What was great: The subtleties with which Robb writes Roarke’s emotions. On the surface, he’s loving to Eve, nurturing, definitely the more demonstrative of the two. However, Robb’s narrative reveals little nuances that show the depth of his emotions, how scared he is in this relationship that he might lose Eve at some point. Case in point: Roarke presents Eve with a big-ass diamond necklace. Because she can’t handle the overt commitment that it implies, she argues with him about it. Roarke then issues an ultimatum to her about their relationship. Eve still isn’t ready to face her past, or to open herself up that much, so she leaves. Roarke's reactions are so subtle, yet perfect.

What else? The scene where Eve finally says “I love you” to Roarke. Wow. The way that she broke down was so realistic. And his reactions to her were done perfectly. His insistence, his hands shaking, his immense relief.

This book showed tremendous growth in Eve. Although she is still a loner, we see a little more of her relationship with others: Roarke, Mavis, Feeney, even Whitney. Love that she wears the diamond, even though she keeps it inside her shirt, she has to acknowledge her feelings for Roarke by wearing it.

As for the suspense in this one, the whodunnit was fairly obvious to me early on, although I did wonder about a few others. I think that setting the newness and fragility of the relationship between Eve and Roarke (and even Eve and others) against the grimness and crudity of the murders is the point, much more than keeping the reader guessing the villain.

Immortal in Death
I consider this one to be Eve’s growing up book. I felt it even more after I read on Robb’s website that this was only intended to be a 3-book series. That explained a lot of the growth I saw in Eve. She reaches out and deepens her relationships with her friends – in fact realizes that she has friends. When Mavis looks to be the prime suspect in a murder, Eve digs deep in order to clear her name. Her friendship with Mavis deepens in this book, and she opens herself to new relationships with people, such as Dr. Mira and Nadine. Even Peabody. Both Dr. Mira and Nadine move from being acquaintances that Eve strives to keep at a distance to friends, and though Eve still tries to be a loner, she has more difficulty doing so. Much of this comes because she is beginning to come to terms with her childhood – she remembers all of it in this book. We also learn more of Roarke’s childhood, and bits of what has made him the man that he is.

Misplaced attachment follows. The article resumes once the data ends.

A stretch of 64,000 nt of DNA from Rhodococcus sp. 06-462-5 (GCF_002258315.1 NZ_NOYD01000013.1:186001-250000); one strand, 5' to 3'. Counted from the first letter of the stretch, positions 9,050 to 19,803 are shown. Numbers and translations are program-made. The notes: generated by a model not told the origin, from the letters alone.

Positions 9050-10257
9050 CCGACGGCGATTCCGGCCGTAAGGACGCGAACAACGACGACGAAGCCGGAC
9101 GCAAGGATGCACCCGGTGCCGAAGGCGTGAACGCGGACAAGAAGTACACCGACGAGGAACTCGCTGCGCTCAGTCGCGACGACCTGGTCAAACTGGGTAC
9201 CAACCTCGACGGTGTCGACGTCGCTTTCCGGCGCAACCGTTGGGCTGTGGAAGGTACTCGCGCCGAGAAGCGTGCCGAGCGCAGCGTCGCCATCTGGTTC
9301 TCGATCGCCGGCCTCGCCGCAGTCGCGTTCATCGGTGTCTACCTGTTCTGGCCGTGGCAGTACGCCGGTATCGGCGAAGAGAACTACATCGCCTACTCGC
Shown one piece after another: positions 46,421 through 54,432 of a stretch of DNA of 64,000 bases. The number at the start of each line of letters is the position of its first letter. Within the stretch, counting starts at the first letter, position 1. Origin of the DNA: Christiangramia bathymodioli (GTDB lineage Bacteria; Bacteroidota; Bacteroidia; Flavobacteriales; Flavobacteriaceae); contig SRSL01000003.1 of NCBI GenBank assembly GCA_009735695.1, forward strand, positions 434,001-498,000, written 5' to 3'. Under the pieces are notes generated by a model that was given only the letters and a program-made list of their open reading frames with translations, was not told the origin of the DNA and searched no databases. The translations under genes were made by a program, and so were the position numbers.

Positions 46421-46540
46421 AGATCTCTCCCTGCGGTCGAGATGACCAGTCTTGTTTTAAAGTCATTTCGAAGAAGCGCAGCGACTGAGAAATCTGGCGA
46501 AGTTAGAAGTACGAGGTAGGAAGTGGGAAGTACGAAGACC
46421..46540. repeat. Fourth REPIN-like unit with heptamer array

As Eve remembers her childhood (which is not for the faint of heart, I might add), it’s like the lock on her emotions begins to come undone. While she can’t change her basic personality, we see more humor from her, more emotional ties, and more caring.

One scene I really liked was when Eve and Mavis visit Leonardo for the first time, and he’s designing the wedding dress, and Eve admits to herself that she really wants it. Wants to wear that dress more than anything. It’s just so out of character, and such an innately female reaction that it reconnects the reader with Eve and her femininity. It makes her seem more human, with vulnerabilities and hopes, dreams, and desires, even as she strives to deny that part of herself.

Roarke, as always, completely understands her. Gets her. Knows what she needs. Knows when to back off and when to push. I get such a kick out of him calling her “Lieutenant.” My heart broke when learning his back story with Summerset’s daughter. The guilt Roarke carries with him. I liked the honest reaction he displayed by being afraid to make love with Eve after her complete revelation about her past.

The suspense in this one, while once again not totally compelling in comparison to Eve and her character study, was well done, although once again, I guessed the whodunnit.

A few things I find interesting in these books are the juxtaposition in the relationship – Roarke is the nurturing one, the one unafraid to say “I love you,” the one unwilling to let Eve give up on herself or the relationship. He’s the talker.

Robb recognizes that to make Eve a static character would turn readers against her. Eve grows, learns, changes, and acknowledges. All without changing her basic personality.

Something else I find fascinating is that while much of the procedural discussions revolve around doing things by the book, Eve finds it easier and easier to use Roarke and his information in ways that can’t possibly be admissible in court. This lends a hint of moral ambiguity to me that makes the books more interesting.